by Scott-Martin Kosofsky, principal of The Philidor Company
If you needed a workable text type for an important publication back in the late 1980s and early 1990s, you might have had to make it yourself. What was available in the marketplace during those early years of PostScript type frequently suffered from one fatal flaw or another, most often an emaciated appearance at text size. It was a reminder that gone were the punchcutters, who adjusted a design for each size.
Having spent a decade casting and setting metal type, and having been a consultant for hi-tech type manufacturing, I was well prepared for the advent of tools such as Fontographer. I believed that the new technology had the potential to produce as good type as ever existed before. I also believed that making specific type for special projects would add significant value to my work. In 1989, I began work on a project that required a beautiful Hebrew titling face and, as no such thing existed in PostScript, I had no choice but to make one. The type was called Hillel in honor of my client, Harvard Hillel, and years later it was a winner in the first TDC2 competition.
The next occasion to create a new type came with a project from David Godine, an edition of a composited “autobiography” of Michel de Montaigne. I considered setting it in Adobe Garamond, which was new then, but I found it far too thin for setting 10 ½ pt. text for a small-format book. I remembered that I had seen drawings made by Jan Tschichold for a foundry version of his Sabon type, in which the kerned character limitations of the metal Linotype version had been “corrected.” I didn’t have copies of the drawings, so I started fresh. It didn’t matter; I wasn’t out to make a replica, just a French Renaissance type that worked as I wanted.
Having a well-funded project in hand was the key to finding an excuse to make a new type. Writing History, a book celebrating the 150th anniversary of the A.T.Cross pen company was just such an occasion, and for it I made a type based on Richard Austin, the so-called “Bell” type of the 1780s that I knew from metal Monotype. Another was the book Scrolls of Testimony, by Abba Kovner, a complex work with extensive on-page annotations. For that I made a type after the Smit types that were created for Frederick the Great and which reside in the Bundesdruckerei, in Berlin. They are a kind of heavy version of Fournier—perfect for offset printing—and they have the qualities that I much admire: solid readability without distracting “beauty,” yet never monotonous.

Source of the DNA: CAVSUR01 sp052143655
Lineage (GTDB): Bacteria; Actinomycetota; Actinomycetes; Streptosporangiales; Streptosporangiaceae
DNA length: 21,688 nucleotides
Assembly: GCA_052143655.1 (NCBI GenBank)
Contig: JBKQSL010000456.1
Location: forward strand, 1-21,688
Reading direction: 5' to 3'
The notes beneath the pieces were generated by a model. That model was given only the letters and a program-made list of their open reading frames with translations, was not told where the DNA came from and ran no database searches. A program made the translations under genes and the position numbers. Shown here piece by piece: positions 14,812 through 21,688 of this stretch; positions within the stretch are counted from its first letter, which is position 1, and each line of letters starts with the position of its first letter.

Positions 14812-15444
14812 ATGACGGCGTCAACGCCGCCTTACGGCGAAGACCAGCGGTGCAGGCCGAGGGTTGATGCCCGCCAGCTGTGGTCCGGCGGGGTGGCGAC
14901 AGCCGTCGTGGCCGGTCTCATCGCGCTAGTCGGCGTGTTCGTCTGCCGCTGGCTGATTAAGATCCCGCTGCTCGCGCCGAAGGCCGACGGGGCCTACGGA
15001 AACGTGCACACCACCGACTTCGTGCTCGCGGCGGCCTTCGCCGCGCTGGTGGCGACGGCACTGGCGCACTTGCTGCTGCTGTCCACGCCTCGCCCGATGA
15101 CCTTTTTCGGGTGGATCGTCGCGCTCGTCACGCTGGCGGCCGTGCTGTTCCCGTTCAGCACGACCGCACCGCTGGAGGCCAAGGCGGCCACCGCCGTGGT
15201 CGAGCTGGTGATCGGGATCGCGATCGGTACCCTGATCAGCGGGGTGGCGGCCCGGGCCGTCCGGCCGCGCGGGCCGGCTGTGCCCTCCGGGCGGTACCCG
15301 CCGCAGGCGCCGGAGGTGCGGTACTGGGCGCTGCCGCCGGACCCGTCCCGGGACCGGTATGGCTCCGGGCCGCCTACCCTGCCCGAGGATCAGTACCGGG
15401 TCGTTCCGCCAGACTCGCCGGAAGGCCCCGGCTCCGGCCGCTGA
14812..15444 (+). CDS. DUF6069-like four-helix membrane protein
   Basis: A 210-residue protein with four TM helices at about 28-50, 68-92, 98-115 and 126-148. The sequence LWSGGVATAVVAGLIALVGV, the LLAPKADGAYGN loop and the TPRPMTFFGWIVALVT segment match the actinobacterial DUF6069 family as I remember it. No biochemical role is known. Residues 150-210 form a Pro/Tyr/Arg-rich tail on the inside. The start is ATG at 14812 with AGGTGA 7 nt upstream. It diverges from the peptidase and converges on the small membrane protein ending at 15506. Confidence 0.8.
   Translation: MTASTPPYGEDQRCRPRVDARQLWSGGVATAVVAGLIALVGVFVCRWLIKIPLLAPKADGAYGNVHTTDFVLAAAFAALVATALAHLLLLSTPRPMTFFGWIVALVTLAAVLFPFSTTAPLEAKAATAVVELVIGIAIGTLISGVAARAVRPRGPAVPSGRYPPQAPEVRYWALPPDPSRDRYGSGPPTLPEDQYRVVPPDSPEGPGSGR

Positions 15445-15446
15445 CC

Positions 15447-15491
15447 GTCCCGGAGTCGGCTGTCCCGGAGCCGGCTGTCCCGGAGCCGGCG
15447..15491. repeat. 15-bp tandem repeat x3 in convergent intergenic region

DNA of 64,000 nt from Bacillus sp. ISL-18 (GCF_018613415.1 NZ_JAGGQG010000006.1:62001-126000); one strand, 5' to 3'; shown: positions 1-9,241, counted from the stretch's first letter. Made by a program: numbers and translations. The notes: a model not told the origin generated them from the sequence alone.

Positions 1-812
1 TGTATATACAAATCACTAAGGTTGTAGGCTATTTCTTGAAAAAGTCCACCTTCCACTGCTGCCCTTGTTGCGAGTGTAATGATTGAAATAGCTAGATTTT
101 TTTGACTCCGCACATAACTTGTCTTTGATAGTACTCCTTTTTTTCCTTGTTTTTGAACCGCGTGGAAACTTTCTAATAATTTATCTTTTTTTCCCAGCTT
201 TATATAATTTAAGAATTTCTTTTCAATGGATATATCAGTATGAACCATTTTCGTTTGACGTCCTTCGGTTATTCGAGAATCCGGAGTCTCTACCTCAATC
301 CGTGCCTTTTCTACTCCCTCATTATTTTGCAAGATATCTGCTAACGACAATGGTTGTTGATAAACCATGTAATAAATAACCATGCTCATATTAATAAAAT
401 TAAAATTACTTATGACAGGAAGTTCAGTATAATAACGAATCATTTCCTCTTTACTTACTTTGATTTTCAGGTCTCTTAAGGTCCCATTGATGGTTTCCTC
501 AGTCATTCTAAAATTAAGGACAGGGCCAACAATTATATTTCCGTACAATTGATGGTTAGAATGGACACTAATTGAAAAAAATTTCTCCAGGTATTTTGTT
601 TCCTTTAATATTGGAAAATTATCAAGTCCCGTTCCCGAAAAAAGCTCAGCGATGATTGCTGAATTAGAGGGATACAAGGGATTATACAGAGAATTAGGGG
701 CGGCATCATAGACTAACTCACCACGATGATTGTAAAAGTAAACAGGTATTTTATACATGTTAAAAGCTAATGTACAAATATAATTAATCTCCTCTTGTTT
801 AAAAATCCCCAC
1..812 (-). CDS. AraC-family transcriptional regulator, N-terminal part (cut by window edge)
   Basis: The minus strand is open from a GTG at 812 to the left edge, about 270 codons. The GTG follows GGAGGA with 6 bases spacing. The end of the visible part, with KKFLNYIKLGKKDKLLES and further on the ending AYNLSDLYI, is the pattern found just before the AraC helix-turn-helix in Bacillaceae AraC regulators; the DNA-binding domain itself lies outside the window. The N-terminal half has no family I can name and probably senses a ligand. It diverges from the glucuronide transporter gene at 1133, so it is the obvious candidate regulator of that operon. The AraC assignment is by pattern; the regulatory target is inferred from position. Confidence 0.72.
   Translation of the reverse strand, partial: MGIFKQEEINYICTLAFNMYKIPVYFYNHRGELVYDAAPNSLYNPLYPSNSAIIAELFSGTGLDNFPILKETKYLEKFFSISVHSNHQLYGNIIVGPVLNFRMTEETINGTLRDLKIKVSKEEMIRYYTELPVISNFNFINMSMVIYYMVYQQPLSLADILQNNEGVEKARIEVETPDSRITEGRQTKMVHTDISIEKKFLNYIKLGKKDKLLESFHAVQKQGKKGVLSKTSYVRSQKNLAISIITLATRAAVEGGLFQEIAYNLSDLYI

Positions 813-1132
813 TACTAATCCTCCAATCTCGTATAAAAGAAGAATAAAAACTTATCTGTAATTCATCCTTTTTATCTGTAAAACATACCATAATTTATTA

By the late 1990s, as the technology and designers matured, more and more good text types began to appear, fresh interpretations of classic forms, such as Mark van Bronkhorst’s Verdigris, Fred Smeijers’s Renard and Custodia, Mário Feliciano’s Rongel and Merlo, and several from the Dutch Type Library. And there were many others that were less indebted to older fonts yet still part of the classical continuum, including excellent new sans serifs. Though the need to make my own Latin fonts ended, I still add the occasional special diacritic or will respace a font to my liking.
A decade ago, my work took a turn that brought me back to type-making in a major way: the design and composition of liturgical and biblical Hebrew texts for major new prayerbooks published by the two largest American rabbinical organizations. Biblical Hebrew, with its dual system of diacritics, was the most complex challenge faced by Renaissance type founders, and it took some fifty years to work out. There had never been a solution in the era of metal machine composition; TeX and LaTeX worked, but there was no interface or standardization. OpenType held possible answers to the problem, though early attempts at making Biblical Hebrew types were either half-operational or just plain wrong.
I needed to come up with a better method to alleviate—and automate—what would otherwise be a grueling labor, especially for books that hover at a thousand pages and take years to produce. I found my inspiration studying the surviving 16th-century Hebrews in the Plantin-Moretus Museum, in Antwerp. They were interested in making their lives easier, too.
Nearly all of the Hebrews I’ve made are specific to large book projects, and each is under exclusive license to the organizations that publish them, for whom the types have become essential parts of their identities. Not only are the types specific to the books, they are made specifically for the kind of light papers they are printed on and the inks used. As such, they are part of what one might call “total design” projects.